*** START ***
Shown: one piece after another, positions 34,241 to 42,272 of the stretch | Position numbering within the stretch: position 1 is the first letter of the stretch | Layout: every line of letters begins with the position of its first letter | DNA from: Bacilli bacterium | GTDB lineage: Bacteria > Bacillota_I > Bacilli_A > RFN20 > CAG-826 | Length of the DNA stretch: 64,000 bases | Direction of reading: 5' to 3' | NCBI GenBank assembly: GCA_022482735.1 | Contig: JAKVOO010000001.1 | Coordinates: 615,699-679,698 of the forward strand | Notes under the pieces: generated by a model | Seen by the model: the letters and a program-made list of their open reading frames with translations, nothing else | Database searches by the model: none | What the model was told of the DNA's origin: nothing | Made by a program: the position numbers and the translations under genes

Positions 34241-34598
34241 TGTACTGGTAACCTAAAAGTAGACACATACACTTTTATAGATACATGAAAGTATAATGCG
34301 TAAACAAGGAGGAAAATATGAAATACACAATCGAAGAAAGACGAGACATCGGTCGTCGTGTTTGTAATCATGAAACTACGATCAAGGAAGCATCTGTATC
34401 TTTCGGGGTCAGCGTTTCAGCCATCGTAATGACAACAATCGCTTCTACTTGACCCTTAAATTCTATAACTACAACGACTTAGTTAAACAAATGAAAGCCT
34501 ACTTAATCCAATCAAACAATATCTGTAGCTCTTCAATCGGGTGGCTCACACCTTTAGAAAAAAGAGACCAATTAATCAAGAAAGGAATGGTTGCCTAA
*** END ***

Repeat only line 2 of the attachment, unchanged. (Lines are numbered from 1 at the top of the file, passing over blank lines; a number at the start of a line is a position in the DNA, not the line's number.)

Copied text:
Positions 34241-34598